Ask The Doctor: Is Hip Replacement Considered Routine Surgery?


Zafar Ahmad, MD, St. Mary’s Orthopedics

What inspired you to become an orthopedic surgeon?
I became an orthopedic surgeon because I wanted to make a big difference in patient’s lives. Surgery can take a patient from being unable to safely walk to walking well. Positively impacting my patients’ quality of life is very fulfilling.

What brought you to St. Mary’s Orthopedics?
I joined St. Mary’s Orthopedics in 2023 because I was so impressed with the health system’s talented staff, high quality of care and commitment to mission. I was also drawn to St. Mary’s community culture. It is welcoming and warm. St. Mary’s is a special place.

What types of surgeries do you most often complete?
The most common orthopedic surgeries are sports knee, trauma knee and hip replacements. I often take on hip replacements because they usually have a good outcome and positively impact a patient’s daily life. In most cases, a patient comes to me with limited mobility. After surgery, recovery and physical therapy they are able to walk.

How do you determine if a hip replacement is necessary?
When I see a new patient, I want to understand their symptoms and how they’re feeling. My typical protocol would be to assess a patient’s weight, overall mobility and knee/back health as well as whether or not they are suffering from osteoarthritis, an age-related wear-and-tear type of arthritis or any other type of arthritis. If the cartilage that cushions a patient’s hips wears away, bones are then rubbing against each other, which causes hip pain and stiffness. Based on that assessment, I would recommend treatment including:

  • Optimizing weight to take stress off the hips
  • Physical therapy to strengthen muscles and reduce pain
  • Injections to reduce inflammation and pain
  • Surgery to replace a completely worn-out hip

Hip replacement is a major surgery. However, it could also be considered a routine surgery as more than 450,000 hip replacements are performed annually in the United States* alone.

What can a person do to take better of their bone health and avoid hip replacement?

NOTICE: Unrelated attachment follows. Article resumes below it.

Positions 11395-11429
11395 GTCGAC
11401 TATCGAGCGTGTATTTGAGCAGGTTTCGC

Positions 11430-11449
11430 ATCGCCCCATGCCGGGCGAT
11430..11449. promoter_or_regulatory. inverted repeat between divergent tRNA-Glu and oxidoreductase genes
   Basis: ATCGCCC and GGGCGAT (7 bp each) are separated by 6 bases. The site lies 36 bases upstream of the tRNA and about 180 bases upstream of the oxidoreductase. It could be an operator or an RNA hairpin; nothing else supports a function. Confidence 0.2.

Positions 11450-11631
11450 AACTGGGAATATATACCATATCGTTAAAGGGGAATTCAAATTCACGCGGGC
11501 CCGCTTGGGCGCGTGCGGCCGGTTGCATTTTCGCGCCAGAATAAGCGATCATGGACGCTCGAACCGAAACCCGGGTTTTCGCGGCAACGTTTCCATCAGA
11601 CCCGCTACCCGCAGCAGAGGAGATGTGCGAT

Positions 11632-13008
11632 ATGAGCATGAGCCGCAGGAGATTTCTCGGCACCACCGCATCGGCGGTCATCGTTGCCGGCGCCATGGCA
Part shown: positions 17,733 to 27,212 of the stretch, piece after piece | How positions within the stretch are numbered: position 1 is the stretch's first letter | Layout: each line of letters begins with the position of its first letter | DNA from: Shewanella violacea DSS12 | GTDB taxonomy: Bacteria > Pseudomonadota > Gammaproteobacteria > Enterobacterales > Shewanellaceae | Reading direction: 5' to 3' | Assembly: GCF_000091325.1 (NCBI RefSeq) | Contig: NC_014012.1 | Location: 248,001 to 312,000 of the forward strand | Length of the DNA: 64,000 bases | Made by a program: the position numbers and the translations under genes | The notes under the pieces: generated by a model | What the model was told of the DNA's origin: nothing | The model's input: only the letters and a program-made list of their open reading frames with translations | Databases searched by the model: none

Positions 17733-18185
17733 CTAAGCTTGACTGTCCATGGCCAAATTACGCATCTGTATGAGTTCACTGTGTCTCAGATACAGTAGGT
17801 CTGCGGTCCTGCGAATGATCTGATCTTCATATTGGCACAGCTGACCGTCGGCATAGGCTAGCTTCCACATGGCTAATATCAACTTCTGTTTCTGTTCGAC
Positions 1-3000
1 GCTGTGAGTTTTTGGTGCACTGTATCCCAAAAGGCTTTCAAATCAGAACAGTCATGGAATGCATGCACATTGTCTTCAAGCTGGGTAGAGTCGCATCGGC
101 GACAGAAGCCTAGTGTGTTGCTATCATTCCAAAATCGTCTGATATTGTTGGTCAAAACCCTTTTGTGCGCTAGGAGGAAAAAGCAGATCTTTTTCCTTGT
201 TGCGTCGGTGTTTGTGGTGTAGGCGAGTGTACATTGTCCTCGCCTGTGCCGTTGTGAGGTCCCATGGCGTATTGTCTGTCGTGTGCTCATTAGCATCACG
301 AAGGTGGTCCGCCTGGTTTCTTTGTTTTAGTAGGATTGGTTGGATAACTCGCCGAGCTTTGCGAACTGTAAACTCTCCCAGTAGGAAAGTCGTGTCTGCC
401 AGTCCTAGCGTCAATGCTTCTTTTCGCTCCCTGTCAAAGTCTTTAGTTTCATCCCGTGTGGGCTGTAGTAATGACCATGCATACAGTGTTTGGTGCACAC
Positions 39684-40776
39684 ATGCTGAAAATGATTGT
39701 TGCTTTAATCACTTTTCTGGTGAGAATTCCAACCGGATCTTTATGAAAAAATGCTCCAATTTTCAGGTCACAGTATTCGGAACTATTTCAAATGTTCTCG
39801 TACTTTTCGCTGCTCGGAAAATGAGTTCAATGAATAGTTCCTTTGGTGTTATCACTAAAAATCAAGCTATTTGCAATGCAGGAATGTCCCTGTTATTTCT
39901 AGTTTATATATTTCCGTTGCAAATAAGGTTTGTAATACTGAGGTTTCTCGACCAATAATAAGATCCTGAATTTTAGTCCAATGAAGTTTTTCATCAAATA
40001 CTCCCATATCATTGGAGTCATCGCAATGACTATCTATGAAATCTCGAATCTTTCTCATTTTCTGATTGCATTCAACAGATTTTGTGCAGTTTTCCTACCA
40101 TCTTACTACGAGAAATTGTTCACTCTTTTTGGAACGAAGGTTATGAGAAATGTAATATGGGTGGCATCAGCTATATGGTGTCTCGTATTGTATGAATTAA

In many cases, a person is predisposed to bone health issues due to genetics, medical conditions or even an occupation that is hard on joints. At a basic level, people can take these two important steps to care for themselves:

  • Strive to maintain a healthy weight. Many studies have shown considerably reduced pain in people who lose even a moderate amount of weight.
  • Try to reduce, or at least take a break from, strenuous activity that may put excess pressure on hip joints.

What would you consider your greatest strengths?

First, I have lots of global experience. Interestingly, I actually completed my fellowship at the United Kingdom hospital where the hip replacement was invented and refined. Secondly, my mission to care for people in the community and get them back to moving and enjoying their lives, aligns well with St. Mary’s mission to provide healing care for the whole person in service to all in our communities. Finally, I also genuinely enjoy working closely with primary care providers and ensuring my patients feel informed, empowered and supported.

Learn more about Dr. Ahmad here. To learn more about St. Mary’s Orthopedics – Auburn at 15 Gracelawn Road, please click here. To make an appointment, please call 207.333.4710.

*Agency for Healthcare Research and Quality

(207) 777-8100
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